It has been quite a while since a play has grabbed my attention from beginning to end, but that is the case with this touring masterpiece named Throat. Although on first glance one might think this is a political piece, it is, in fact, far from it.
Yes it is about a young Marine back from a tour in Iraq and it has some very pointed things to say about how war takes its toll on a soldier’s body and mind. It could just as easily be about a terrible automobile accident or any other tragedy where someone feels tremendous guilt and stress.
The show is about the power of friendship and love and more importantly that both trump even the tragedies of war. Mando Alvarado has written a play that is truly riveting and contains characters that you immediately fall in love with. Throat’s minimal set has you imagining the black box on G Street is filled with pigeons or that Blackhawks are flying over head, or the bar is about to close. As you can probably tell by now, I will not be giving you the plot twists or outcome of this show because I want you to discover them for yourselves. It should be pointed out that this cast has performed the show to sold-out audiences in New York, so let’s discuss the performances.
The show has a cast of three and each actor is so extraordinarily good that I cannot truly choose any one as the best performance. That said, I watched with emotion as Lisa Sauber as Maggie had tears in her eyes at play’s end. Her air guitar dance in the bar is so sexy she qualifies for babe status in any young man’s top ten list. There is tremendous emotion in this play and Ms. Sauber who plays a licensed counselor, Raúl Castillo as Cesar the returned Marine and Todd Spicer as Jack all contribute absolutely spectacular award-worthy performances. Even more amazing than the acting is the steady and imaginative direction by Helen Hayes Award winner, Michael Ray Escamilla who comes up with some very inventive uses of space and movement. The technical aspects of the show are all top notch. The sound design is powerful and nuanced giving us the power of war and the natural sounds of a city park.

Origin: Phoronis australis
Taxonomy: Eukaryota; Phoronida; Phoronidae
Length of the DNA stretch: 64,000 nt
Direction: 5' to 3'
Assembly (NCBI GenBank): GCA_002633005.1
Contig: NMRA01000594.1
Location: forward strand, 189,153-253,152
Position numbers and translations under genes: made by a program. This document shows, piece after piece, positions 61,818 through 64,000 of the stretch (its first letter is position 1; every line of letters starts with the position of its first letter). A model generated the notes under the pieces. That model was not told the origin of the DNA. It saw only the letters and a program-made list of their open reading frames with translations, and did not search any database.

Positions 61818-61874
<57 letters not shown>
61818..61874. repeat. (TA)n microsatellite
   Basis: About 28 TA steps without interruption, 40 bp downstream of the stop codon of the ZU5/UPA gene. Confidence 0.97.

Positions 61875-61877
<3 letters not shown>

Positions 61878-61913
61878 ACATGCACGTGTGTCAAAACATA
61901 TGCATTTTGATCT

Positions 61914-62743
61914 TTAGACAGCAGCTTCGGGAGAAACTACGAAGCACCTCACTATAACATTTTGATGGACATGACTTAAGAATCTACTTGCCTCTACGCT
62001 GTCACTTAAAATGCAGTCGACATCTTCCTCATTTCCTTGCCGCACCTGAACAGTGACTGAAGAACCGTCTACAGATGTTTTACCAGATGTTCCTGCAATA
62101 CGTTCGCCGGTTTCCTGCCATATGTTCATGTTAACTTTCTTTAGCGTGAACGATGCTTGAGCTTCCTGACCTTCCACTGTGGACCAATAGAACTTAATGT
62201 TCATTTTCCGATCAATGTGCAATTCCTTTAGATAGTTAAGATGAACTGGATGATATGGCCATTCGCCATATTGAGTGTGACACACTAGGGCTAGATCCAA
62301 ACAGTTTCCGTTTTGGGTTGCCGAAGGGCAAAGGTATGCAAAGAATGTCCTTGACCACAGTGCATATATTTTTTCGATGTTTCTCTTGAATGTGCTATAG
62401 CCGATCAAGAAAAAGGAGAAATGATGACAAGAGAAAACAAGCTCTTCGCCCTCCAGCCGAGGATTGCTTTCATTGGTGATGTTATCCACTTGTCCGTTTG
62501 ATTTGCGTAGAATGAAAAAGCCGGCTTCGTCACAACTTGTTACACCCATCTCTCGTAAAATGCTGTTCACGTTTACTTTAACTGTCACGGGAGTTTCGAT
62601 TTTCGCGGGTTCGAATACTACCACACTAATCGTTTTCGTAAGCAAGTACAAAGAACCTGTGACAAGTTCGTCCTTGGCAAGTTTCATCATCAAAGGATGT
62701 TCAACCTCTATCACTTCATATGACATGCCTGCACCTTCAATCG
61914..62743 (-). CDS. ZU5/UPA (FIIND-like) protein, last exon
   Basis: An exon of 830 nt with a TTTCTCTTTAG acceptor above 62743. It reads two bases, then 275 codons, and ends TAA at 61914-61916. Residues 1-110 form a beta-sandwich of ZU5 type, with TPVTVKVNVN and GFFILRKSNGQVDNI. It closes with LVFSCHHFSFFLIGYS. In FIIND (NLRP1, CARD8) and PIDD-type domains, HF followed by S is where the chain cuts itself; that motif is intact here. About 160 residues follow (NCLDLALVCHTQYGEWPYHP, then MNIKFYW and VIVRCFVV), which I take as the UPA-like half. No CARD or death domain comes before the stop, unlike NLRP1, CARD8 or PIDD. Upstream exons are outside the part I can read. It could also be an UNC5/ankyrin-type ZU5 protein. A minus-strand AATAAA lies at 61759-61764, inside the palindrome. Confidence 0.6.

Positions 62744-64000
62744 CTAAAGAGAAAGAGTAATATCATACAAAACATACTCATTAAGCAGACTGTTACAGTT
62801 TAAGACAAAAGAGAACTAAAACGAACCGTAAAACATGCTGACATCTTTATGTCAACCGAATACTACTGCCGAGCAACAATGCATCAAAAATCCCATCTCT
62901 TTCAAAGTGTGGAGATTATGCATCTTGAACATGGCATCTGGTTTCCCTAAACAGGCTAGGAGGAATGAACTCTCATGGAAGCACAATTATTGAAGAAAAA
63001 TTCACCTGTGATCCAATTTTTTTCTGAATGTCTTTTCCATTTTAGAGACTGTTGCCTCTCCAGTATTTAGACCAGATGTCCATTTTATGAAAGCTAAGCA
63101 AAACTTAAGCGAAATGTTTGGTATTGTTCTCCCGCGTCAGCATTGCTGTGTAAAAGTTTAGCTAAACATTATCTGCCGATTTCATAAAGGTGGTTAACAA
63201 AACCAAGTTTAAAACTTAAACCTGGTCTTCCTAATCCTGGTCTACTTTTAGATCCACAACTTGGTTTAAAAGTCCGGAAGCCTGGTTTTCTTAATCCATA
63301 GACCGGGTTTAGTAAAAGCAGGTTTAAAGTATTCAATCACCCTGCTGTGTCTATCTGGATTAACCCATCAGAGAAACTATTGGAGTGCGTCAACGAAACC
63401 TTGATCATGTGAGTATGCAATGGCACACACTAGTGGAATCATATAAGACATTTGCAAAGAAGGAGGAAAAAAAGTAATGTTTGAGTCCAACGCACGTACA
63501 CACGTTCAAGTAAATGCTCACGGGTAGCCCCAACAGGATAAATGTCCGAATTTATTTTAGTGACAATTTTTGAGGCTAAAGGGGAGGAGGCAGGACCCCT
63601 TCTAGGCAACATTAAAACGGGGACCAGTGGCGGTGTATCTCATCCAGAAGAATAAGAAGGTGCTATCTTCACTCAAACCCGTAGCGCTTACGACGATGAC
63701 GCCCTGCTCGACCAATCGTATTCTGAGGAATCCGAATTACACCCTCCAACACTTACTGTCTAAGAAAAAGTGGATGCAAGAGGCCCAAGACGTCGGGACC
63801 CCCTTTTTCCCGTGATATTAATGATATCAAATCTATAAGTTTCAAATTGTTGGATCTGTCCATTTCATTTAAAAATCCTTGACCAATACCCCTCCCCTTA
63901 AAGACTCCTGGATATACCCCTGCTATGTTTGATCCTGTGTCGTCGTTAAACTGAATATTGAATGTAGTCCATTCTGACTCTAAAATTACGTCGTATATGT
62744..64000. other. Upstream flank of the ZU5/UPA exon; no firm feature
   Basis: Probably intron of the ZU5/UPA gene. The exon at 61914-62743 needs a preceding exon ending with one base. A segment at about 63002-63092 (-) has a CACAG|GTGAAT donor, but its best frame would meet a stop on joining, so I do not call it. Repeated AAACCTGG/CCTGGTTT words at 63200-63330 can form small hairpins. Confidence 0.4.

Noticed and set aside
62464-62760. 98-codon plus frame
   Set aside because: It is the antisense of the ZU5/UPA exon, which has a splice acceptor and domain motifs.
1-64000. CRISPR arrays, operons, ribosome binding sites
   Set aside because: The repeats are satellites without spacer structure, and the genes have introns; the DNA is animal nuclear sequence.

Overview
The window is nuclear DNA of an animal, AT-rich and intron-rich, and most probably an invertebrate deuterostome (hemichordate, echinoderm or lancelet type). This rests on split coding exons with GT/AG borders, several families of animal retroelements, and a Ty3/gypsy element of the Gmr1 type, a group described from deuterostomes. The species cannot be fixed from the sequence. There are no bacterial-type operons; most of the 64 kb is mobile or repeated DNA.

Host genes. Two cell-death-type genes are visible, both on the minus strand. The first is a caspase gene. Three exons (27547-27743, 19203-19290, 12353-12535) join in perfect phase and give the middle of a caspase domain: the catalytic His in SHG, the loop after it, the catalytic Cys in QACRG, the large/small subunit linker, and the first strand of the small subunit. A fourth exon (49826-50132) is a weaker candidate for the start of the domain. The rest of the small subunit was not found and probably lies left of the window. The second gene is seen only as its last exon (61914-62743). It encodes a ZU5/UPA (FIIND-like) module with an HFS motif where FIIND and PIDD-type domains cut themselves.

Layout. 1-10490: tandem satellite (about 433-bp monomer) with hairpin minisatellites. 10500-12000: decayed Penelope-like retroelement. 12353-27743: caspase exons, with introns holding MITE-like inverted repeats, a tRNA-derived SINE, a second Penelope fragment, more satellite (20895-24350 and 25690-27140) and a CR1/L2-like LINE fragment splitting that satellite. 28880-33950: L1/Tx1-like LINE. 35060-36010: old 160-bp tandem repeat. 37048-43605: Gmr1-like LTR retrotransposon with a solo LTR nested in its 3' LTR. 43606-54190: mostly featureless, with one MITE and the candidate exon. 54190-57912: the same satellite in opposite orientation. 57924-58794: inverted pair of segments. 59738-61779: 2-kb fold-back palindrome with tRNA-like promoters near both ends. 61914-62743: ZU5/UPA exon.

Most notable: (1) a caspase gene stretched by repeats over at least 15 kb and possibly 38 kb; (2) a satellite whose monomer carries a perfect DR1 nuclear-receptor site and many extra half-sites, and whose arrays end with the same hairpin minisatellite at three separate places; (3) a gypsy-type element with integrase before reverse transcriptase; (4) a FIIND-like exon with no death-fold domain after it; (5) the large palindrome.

When Throat is over, it becomes obvious that this New York company has brought us one smash mouth play.
by Mando Alavarado
Directed by Michael Ray Escamilla
Reviewed by Ronnie Ruff
Throat runs November 1 – 18, 2006 at the Mead Theatre Lab, Flashpoint. 916 G Street NW, Washington, DC. 20001. Showtimes: Wed – Sat, 8 pm. Sunday, 2 pm. Tickets: $20. Call 212 352 3101 or order online at www.theatermania.com